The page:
Al-Huruf al-Muqatt’ah or The Broken Letters in the Quran

Al-Huruf al-Muqatt’ah  or The Broken Letters in the Quran

In the beginning of 29 chapters of the Noble Quran, we come across al-Huruf al-Muqatt'ah (the Broken Letters) and as the name implies, these letters appear to be broken up and separate from one another. They apparently do not seem to convey any meaning. The Broken Letters have always been considered to be of the mysterious words of the Quran. Commentators have presented numerous and varied interpretations for them - new suggestions surfacing with the passage of time and as a result of new research and study on the part of scholars.

Interestingly, we do not find any mention in history that the Pagan Arabs or the polytheists had ever faulted and criticized the presence of these Broken Letters, located at the start of the numerous chapters of the Quran, or used their presence to ridicule the Noble Prophet (s.a.w). This fact itself indicates that apparently even they were not completely ignorant of the mysterious nature of these Letters. From amongst these interpretations, there are some which appear to be more significant and authentic than others, and are also in conformity with the results of the latest research performed in this regard. We dwell on some of the most important of these here:

1. These letters refer to the fact that this divine Book - with all its greatness, which has left all the Arab and non-Arab orators astounded (over its eloquence) and has left scholars helpless and incapable of opposing and challenging it - is composed of these very alphabets and letters, which everyone is aware of.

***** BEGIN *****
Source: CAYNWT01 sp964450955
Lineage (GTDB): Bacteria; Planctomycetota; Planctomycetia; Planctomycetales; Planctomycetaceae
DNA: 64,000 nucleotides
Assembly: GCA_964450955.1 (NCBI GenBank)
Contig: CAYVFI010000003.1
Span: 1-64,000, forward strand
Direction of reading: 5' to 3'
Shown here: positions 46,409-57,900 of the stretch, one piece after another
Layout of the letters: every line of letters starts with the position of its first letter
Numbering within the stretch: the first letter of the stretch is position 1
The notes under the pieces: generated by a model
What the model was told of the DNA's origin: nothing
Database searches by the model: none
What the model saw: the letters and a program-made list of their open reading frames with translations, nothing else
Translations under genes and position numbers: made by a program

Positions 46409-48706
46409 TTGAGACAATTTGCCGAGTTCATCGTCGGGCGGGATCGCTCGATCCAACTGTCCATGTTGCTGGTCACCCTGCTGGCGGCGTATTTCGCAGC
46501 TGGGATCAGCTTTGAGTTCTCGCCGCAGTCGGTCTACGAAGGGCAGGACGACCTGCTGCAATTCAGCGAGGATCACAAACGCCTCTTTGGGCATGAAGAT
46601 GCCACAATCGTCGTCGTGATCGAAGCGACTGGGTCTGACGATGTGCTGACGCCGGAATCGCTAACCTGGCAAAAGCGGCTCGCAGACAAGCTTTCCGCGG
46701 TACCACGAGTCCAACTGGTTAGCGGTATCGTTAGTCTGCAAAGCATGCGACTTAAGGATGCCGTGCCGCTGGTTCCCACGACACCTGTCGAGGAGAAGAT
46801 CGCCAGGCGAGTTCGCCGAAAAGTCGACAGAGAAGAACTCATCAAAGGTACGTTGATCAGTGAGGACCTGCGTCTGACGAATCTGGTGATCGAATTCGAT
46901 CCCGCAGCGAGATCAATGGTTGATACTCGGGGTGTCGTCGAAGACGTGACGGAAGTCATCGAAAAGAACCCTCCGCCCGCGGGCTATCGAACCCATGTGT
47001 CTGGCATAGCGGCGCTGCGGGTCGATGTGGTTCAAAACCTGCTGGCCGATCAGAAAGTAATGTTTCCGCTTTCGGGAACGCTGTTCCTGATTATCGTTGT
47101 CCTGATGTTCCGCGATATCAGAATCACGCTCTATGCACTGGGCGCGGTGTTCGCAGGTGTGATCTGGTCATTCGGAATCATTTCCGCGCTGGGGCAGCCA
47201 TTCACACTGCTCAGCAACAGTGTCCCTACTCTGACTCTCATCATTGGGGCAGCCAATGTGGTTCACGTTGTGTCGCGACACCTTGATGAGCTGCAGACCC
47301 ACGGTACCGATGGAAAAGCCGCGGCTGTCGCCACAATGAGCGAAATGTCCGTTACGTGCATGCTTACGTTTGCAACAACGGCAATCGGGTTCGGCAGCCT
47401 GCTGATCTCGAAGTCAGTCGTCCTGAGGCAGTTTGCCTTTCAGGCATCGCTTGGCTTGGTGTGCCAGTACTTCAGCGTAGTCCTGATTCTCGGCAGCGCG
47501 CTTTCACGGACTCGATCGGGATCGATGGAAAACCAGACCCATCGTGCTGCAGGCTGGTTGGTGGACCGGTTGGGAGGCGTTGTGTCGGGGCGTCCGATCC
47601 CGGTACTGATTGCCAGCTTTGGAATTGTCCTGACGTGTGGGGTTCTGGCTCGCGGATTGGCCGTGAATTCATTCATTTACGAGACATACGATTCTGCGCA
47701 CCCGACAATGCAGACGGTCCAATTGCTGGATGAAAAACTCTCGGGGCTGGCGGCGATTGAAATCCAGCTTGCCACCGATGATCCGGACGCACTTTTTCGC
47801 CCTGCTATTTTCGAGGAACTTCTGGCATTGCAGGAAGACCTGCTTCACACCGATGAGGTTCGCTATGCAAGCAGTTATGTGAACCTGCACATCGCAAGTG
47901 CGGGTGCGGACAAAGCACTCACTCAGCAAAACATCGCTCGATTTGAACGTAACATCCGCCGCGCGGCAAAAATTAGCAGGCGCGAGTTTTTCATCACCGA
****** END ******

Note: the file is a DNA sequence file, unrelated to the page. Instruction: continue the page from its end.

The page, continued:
But, despite the fact that this Book is comprised of these very ordinary letters and alphabets, its words are so well-proportioned and symmetrical, and possess such lofty meanings that they penetrate into the very core of man, filling his soul with admiration and acclaim, and forcing minds and intellects to acknowledge its greatness. The disciplined order of its words and the construction of its sentences are of the highest degree, placing the loftiest of meanings into the moulds of the most beautiful of words, in a manner that has seen no parallel.

Another point that tends to corroborate this meaning is that in 24 of the chapters which begin with the Broken Letters, these letters have been immediately followed up by the mention of the Quran and its greatness, and this itself is indicative of the fact that there exists a relation between the Broken Letters and the greatness of the Quran. At this juncture we present a few examples of these, as follows:

الر كِتَابٌ أُحْكِمَتْ آيَاتُهُ ثُمَّ فُصِّلَتْ مِنْ لَدُنْ حَكِيمٍ خَبِيرٍ

“Alif Lam Ra (This is) a Book, whose verses are made decisive, then are they made plain, from the Wise, All-aware.”(1)

طس تِلْكَ آيَاتُ الْقُرْآنِ وَ كِتَابٍ مُبِينٍ

“Ta Sin. These are the verses of the Quran and the Book that makes (things) clear.”(2)

الم تِلْكَ آيَاتُ الْكِتَابِ الْحَكِيمِ  

“Alif Lam Mim. These are verses of the Book of Wisdom.”(3)

المص كِتَابٌ أُنْزِلَ إِلَيْكَ ‏

“Alif Lam Mim Suad. A Book revealed to you.” (4)

In all of the above, as well as numerous other instances, the Broken Letters have been immediately followed up by the mention of the Noble Quran and its greatness. (5)